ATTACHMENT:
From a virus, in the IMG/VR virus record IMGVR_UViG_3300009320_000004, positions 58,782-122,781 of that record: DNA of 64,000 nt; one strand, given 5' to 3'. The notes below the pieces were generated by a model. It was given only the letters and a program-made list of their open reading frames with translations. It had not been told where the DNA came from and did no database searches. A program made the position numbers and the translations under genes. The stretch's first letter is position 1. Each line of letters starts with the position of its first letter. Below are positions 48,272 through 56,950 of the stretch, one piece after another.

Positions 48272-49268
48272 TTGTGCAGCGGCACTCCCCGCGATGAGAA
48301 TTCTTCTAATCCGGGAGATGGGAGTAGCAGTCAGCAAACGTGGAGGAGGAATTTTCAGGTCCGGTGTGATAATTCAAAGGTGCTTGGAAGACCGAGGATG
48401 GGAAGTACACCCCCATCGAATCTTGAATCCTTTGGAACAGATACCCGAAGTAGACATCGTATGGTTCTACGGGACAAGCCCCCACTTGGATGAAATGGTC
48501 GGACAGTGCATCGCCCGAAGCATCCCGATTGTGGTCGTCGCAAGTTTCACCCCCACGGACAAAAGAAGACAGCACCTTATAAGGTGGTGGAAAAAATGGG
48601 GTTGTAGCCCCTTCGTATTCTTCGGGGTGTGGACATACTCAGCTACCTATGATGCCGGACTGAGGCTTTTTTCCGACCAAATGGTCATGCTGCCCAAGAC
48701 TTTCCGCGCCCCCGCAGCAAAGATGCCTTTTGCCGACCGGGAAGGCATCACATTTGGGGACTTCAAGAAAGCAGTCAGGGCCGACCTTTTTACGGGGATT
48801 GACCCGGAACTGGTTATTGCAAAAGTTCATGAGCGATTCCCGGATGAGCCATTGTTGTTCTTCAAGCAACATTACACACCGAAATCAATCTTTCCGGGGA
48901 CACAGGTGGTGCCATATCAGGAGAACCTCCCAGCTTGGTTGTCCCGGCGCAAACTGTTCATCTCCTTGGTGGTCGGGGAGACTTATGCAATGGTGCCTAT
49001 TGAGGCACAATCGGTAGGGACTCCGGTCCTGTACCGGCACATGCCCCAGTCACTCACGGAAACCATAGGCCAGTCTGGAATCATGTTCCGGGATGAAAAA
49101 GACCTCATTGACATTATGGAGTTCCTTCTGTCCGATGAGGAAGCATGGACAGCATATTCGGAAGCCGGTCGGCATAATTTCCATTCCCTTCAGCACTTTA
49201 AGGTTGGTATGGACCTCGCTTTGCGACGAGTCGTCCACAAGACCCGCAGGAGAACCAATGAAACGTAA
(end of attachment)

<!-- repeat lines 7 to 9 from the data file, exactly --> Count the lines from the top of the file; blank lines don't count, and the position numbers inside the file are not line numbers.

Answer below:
48601 GTTGTAGCCCCTTCGTATTCTTCGGGGTGTGGACATACTCAGCTACCTATGATGCCGGACTGAGGCTTTTTTCCGACCAAATGGTCATGCTGCCCAAGAC
48701 TTTCCGCGCCCCCGCAGCAAAGATGCCTTTTGCCGACCGGGAAGGCATCACATTTGGGGACTTCAAGAAAGCAGTCAGGGCCGACCTTTTTACGGGGATT
48801 GACCCGGAACTGGTTATTGCAAAAGTTCATGAGCGATTCCCGGATGAGCCATTGTTGTTCTTCAAGCAACATTACACACCGAAATCAATCTTTCCGGGGA